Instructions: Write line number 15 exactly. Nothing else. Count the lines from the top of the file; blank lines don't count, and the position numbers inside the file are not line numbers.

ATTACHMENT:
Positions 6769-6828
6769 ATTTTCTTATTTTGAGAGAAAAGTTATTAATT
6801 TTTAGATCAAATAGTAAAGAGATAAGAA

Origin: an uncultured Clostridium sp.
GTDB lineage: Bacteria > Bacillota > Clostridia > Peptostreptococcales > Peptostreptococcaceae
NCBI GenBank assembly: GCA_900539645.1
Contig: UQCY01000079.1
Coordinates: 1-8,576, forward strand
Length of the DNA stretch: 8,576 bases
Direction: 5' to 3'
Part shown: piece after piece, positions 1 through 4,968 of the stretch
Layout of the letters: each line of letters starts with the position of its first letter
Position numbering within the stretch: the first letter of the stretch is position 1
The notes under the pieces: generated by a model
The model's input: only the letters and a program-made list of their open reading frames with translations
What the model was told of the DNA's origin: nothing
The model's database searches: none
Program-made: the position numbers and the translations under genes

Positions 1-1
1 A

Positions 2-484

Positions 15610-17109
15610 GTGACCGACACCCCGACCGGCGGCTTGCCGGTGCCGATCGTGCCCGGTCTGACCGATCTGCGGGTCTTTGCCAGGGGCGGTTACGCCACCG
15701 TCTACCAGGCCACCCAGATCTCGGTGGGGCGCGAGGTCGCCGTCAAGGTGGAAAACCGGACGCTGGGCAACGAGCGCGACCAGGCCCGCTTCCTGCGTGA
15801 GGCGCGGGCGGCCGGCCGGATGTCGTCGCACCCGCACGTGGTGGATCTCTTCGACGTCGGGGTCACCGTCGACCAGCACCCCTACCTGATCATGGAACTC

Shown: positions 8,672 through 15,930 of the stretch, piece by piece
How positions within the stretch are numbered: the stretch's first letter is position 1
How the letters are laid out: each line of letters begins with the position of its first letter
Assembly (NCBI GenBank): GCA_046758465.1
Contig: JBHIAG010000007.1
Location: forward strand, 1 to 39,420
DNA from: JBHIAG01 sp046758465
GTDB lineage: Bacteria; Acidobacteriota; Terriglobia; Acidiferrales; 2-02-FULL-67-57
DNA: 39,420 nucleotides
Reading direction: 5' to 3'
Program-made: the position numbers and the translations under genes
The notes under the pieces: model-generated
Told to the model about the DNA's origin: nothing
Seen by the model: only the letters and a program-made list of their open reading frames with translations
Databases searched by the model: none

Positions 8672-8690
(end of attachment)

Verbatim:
The model's input: only the letters and a program-made list of their open reading frames with translations